?My GP had me checked out for IBS and Coeliac Disease - all clear. I then consulted a nutritionist who advised me to go gluten Free, Wheat free, oats free and added sugar free. Also to look at the FODMAPS diet.

    ?In short I gradually turned my food intake habits upside down and over a number of years managed to control everything. She also suggested I go on a course of probiotics to stabilise my gut flora.

    I have now been AF free for a little over 2 years. I have had no cardioversion or surgical procedures. I opted against an ablation.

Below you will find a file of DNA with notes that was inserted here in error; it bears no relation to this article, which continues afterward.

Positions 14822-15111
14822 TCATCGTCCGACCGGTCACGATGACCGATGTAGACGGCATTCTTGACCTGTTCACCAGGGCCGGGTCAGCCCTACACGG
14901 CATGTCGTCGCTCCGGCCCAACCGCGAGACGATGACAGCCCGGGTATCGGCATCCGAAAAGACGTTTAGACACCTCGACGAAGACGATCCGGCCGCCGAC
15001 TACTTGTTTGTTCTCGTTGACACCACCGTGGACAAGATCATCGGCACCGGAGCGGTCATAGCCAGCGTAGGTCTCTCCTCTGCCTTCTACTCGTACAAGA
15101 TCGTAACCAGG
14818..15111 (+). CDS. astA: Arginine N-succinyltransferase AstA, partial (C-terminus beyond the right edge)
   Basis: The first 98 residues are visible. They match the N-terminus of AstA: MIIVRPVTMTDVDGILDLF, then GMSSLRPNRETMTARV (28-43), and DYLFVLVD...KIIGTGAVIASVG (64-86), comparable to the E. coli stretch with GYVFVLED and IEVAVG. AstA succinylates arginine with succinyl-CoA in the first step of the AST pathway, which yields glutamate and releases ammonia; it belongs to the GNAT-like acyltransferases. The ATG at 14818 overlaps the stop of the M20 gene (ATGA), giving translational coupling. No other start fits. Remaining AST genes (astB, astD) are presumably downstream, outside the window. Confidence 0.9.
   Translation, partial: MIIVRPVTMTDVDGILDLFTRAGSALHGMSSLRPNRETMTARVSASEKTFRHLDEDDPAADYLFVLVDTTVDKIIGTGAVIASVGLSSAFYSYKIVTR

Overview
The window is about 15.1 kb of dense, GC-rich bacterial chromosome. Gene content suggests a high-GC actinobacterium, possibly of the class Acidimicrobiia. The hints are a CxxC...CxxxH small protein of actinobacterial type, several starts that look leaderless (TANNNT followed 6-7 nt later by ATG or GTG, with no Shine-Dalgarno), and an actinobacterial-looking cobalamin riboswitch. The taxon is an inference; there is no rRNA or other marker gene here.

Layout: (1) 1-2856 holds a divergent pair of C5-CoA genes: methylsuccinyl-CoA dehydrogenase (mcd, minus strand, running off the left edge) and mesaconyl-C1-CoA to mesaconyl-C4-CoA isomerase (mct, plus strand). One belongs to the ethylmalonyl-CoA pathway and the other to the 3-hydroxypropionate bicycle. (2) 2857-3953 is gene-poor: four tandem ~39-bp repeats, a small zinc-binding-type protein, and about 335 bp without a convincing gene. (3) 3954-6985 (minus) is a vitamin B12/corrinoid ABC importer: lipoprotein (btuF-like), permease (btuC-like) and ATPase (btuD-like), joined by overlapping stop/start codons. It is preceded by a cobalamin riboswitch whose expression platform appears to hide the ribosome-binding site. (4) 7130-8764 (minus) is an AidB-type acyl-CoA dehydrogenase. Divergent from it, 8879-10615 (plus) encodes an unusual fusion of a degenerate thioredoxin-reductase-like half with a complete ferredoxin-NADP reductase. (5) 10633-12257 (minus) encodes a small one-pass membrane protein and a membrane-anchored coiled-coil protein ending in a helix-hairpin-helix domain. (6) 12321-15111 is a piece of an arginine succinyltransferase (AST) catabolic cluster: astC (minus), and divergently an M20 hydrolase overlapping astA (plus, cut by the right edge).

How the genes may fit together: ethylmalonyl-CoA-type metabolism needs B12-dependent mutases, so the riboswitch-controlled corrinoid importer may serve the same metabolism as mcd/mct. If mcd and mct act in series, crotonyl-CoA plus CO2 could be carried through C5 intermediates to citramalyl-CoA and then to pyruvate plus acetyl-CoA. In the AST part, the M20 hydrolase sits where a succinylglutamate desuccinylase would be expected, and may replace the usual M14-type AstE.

?I was 65 when diagnosed and turn 73 this coming September. I am on 5 mg daily of Bisoprolol and  5 or 6 mg of warfarin daily and some other meds for high blood pressure and statins.

    May the force be with you.

    John

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    • Posted

      We'll done John, I am on my 5th month of probiotics and magnesium, so far so good. I am now becoming sure my problem is with the vagal nerve

      So far so good. I am 73 and have been plagued by p afib for several years. I was only offered ablation. Does the medical profession not know about the misbehaving vagal nerve.

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    • Posted

      Hey Reginald

      You are referring to a relatively new medical field - Neurocardiology.